I took a few shots of the lunar eclipse of January 31, 2018 and put them together as a flip-book. When photographing the eclipse, I had to adjust the camera position in between to still be able to capture the Moon and there were also way too many clouds… And I do prefer lunar eclipses in summer ❄, but I enjoyed photographing it anyways. Hope you’ll enjoy the flip-book, too.
At the dawn of day, the latest lunar eclipse slowly says good-bye. I am glad that after getting up rather early, the clouds allowed me at least a few shots! This one is my favorite so far. During the partial phase of the eclipse, morning gradually breaks and sets a blue background for the spectacle.
During a lunar eclipse, a full moon travels through the Earth’s shadow so that Earth blocks any direct sunlight from illuminating the Moon. As there is still enough refracted sunlight to dimly illuminate the Moon and as small molecules present in Earth’s atmosphere scattered this light, the Moon appears reddish to us. Which is why a lunar eclipse is also called a Blood Moon. While lunar eclipses can be enjoyed more often than solar eclipses at any individual point on Earth, they do not happen every full moon.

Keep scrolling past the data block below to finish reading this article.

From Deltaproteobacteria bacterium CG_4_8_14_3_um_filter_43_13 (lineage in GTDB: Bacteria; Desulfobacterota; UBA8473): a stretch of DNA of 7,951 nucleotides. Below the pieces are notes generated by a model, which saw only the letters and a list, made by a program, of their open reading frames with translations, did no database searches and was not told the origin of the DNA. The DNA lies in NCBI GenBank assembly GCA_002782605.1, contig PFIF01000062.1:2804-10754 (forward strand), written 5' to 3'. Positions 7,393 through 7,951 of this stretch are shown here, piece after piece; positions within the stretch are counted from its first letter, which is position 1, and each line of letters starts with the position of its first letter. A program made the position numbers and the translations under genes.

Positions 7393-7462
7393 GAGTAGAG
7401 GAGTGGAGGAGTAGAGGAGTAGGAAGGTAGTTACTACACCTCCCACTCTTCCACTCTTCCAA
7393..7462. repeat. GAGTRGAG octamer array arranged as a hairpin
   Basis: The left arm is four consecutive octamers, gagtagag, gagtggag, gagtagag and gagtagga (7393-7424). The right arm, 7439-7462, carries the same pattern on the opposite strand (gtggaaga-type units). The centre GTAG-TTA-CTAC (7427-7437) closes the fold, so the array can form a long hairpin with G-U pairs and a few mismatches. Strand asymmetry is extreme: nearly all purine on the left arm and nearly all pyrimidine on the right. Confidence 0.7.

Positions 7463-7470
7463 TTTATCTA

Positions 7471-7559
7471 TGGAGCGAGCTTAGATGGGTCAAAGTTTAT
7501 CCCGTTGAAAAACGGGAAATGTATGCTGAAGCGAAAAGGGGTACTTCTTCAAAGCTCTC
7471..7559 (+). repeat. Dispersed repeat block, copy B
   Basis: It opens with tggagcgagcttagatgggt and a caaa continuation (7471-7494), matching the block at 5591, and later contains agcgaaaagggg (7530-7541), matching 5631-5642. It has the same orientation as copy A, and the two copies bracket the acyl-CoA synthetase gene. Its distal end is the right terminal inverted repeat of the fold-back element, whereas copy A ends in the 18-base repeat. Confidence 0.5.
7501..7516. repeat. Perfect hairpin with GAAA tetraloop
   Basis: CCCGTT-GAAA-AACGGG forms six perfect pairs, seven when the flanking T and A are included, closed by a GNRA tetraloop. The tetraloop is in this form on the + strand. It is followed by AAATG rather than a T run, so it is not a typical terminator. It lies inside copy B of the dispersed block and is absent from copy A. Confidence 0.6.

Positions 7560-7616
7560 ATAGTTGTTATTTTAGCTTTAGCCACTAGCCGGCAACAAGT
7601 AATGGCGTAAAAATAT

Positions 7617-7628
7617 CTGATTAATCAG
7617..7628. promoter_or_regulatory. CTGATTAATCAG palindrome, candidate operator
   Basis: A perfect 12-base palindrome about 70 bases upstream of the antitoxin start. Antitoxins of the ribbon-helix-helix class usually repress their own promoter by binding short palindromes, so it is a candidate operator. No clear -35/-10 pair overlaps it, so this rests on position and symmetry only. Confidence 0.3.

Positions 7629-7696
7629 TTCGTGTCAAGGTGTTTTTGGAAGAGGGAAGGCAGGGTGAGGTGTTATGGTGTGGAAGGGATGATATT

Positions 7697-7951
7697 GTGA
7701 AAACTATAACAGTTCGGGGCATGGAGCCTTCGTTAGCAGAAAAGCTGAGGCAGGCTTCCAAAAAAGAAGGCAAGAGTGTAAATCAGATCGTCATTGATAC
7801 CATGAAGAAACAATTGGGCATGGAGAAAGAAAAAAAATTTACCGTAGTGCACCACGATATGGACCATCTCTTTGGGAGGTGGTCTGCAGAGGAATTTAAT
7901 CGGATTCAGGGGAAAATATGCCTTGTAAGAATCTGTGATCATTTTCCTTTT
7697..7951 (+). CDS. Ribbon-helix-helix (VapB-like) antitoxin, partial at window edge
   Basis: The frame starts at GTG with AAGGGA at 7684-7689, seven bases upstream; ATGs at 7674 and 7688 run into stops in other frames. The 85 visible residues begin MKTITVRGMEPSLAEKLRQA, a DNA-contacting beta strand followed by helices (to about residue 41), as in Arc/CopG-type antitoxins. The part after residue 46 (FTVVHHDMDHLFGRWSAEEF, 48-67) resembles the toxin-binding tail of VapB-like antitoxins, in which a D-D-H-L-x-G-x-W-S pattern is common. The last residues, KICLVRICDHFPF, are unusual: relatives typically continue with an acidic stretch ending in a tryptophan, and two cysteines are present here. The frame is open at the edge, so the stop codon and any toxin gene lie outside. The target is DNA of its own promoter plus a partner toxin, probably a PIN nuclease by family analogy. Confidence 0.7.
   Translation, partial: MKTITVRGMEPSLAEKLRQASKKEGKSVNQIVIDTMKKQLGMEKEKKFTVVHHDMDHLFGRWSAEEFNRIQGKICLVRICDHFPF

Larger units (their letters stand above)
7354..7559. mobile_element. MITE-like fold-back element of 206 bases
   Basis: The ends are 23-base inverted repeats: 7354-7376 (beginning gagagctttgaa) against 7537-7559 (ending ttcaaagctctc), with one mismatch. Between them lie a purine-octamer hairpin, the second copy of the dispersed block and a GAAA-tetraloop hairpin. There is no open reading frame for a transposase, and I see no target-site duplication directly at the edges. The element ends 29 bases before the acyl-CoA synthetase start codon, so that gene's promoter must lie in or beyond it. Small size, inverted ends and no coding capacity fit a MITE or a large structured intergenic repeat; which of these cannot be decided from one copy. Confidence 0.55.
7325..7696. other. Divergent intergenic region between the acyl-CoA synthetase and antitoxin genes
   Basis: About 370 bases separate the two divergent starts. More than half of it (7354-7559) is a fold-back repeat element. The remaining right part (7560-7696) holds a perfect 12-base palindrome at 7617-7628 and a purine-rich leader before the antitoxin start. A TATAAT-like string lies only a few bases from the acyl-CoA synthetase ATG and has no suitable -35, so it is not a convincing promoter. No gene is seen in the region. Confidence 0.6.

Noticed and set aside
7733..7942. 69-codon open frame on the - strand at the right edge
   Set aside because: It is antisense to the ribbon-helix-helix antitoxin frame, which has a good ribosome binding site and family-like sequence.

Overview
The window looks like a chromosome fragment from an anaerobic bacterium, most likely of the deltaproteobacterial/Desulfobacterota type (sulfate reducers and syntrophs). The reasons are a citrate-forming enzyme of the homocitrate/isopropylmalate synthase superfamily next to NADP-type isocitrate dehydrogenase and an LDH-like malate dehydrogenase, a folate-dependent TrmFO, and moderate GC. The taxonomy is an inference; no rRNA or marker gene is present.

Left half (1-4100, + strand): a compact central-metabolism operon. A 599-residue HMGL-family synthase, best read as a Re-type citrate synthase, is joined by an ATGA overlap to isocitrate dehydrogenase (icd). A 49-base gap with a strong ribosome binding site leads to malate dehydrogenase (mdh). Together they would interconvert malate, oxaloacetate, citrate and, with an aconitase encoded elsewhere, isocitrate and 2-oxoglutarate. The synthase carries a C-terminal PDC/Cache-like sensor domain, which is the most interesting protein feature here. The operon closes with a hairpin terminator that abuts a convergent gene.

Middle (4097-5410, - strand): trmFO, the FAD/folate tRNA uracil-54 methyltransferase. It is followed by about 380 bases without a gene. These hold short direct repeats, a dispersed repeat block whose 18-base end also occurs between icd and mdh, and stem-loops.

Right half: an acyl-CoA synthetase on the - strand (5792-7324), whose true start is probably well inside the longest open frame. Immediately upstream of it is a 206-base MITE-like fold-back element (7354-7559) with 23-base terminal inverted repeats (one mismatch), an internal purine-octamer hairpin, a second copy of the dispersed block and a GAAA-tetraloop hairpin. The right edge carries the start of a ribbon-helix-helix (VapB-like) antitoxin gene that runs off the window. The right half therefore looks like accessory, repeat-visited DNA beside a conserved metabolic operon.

This particular lunar eclipse occurred during the second full moon of January 2018 and a second full moon in one month is called Blue Moon. A Blue Moon is rare and only occurs every two to three years. In 2018, there will be another Blue Moon in March, which only happens about three to five times a century.
And this full moon was also almost a Supermoon. As the Moon’s orbit around Earth is slightly elliptical, the Moon is sometimes closer to Earth and sometimes farther away. When it is closer to Earth, is seems bigger and brighter and is called a Supermoon. January’s first full moon was a Supermoon and this full moon still looked bigger than an average full moon.